March 5, 2008 — Joanne Cohoon, assistant professor in the University of Virginia Engineering School's Department of Science, Technology, and Society, was "surprised and pleased" to learn that a book she contributed to and co-edited had been selected by Choice Magazine as one of its "Outstanding Academic Titles." Only about 10 percent of all books reviewed by Choice receive the distinction.
Cohoon worked on the book, "Women and Information Technology: Research on Underrepresentation," with Indiana University School of Informatics professor William Aspray. A year in the making, the book is published by MIT Press. It focuses on the declining participation of women in computer science since the late 1980s, in contrast to all other science and technology disciplines.
"The computing industry has a serious image problem," said Cohoon, a senior research scientist at the National Center for Women and IT. "Because of the dot-com bust and the increase in offshoring, many people believe that opportunities in computing are a thing of the past. This assumption is far from the truth.
"Although low-level jobs may be declining, intellectually engaging computing occupations are flourishing. It seems that the general public is not aware that you can combine computing with almost any interest — not just science- and technology-related fields."
These misperceptions, according to Cohoon, are incongruent with the facts: "The latest Bureau of Labor Statistics projections are that computing occupations are three of the top five largest job-growth occupations requiring a college degree," she says.
The challenge is to reverse the public's misperceptions through research and awareness. Through the studies it presents, "Women and Information Technology" argues that it is important to increase the prominence of women and other underrepresented minorities in the field of computing — not only for equity, but also to have a strong supply of qualified information technology workers and improve the quality of work carried out by U.S. companies.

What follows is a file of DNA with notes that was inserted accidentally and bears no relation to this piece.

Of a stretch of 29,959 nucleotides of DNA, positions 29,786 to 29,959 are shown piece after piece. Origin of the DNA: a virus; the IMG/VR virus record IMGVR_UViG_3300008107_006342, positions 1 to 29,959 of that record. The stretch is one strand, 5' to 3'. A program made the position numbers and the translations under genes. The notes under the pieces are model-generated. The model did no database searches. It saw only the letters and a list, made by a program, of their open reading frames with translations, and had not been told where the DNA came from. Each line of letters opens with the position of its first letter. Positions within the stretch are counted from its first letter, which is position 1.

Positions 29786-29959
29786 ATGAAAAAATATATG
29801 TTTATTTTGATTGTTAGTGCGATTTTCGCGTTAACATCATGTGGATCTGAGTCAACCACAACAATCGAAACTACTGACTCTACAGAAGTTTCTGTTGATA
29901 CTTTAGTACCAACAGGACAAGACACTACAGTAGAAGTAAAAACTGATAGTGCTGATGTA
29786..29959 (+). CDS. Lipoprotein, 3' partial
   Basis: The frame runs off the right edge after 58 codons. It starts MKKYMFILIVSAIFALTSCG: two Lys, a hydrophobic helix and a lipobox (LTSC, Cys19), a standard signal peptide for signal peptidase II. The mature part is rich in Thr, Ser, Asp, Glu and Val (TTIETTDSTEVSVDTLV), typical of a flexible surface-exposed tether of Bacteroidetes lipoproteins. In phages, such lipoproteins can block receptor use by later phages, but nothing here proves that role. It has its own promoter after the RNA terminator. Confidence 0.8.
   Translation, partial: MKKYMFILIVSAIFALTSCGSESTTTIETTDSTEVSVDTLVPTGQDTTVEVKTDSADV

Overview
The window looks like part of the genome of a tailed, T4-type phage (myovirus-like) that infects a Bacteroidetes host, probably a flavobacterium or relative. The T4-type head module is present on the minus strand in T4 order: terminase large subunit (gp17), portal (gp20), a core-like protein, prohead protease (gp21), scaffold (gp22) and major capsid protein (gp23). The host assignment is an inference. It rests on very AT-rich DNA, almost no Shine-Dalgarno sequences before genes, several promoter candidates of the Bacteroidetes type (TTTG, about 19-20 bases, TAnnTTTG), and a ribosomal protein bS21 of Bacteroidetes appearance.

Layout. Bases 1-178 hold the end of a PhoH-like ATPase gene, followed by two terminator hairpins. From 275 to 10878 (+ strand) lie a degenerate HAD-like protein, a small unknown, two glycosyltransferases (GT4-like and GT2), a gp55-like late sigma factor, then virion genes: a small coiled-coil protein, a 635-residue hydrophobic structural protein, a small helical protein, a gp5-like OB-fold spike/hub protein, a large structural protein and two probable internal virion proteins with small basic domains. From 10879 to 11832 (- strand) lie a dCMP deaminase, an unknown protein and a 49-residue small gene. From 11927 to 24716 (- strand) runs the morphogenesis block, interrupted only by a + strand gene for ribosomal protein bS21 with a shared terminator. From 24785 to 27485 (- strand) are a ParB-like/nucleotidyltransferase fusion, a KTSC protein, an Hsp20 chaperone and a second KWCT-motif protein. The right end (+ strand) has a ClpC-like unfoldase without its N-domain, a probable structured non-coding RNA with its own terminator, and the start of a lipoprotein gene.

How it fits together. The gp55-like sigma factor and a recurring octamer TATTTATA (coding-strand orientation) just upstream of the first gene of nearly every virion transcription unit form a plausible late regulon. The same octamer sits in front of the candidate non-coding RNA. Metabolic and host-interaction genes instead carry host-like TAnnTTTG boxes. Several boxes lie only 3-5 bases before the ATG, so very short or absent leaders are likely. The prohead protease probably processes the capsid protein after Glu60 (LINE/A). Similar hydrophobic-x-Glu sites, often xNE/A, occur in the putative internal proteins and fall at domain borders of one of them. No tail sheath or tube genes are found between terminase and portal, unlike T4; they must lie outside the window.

"We are still unable to fill all the jobs for really skilled computer scientists," says Mary Lou Soffa, Owen R. Cheatham Professor of Computer Science and chairwoman of the Computer Science Department at U.Va.'s Engineering School. "If this trend continues and women and minorities do not participate in the field, the United States has a good chance of losing its edge in computing technology."
Cohoon hopes the book will not only increase dialogue, but also inform and inspire action. "It's easy to point the finger and say the problem started in middle school because the school system didn't encourage underrepresented groups to pursue computing," she says. "Instead, we need to focus on what we can do, by effecting change in our specific sphere of influence."
Using the research results explained in each chapter, the book suggests interventions that can be made at all stages — pre-college, college and workforce levels – along the path to a computing career.
"Actions to increase diversity in computing are essential," says James H. Aylor, dean of U.Va.'s Engineering School. "Diversity is key to building the best and brightest computing workforce for the future of this country and world."
Cohoon researches, publishes and speaks on women's underrepresentation in IT and gender segregation in higher education. Her research interests include technology and gender, education and gender, higher education and organizations.
About the University of Virginia School of Engineering and Applied Science
Founded in 1836, the University of Virginia School of Engineering and Applied Science combines research and educational opportunities at the undergraduate and graduate levels. Within the undergraduate programs, courses in engineering, ethics, mathematics, the sciences and the humanities are available to build a strong foundation for careers in engineering and other professions. Its abundant research opportunities complement the curriculum and educate young men and women to become thoughtful leaders in technology and society. At the graduate level, the Engineering School collaborates with the University's highly ranked medical and business schools on interdisciplinary research projects and entrepreneurial initiatives. With a distinguished faculty and a student body of 2,000 undergraduates and 650 graduate students, the Engineering School offers an array of disciplines, including cutting-edge research programs in computer and information science and engineering, bioengineering and nanotechnology.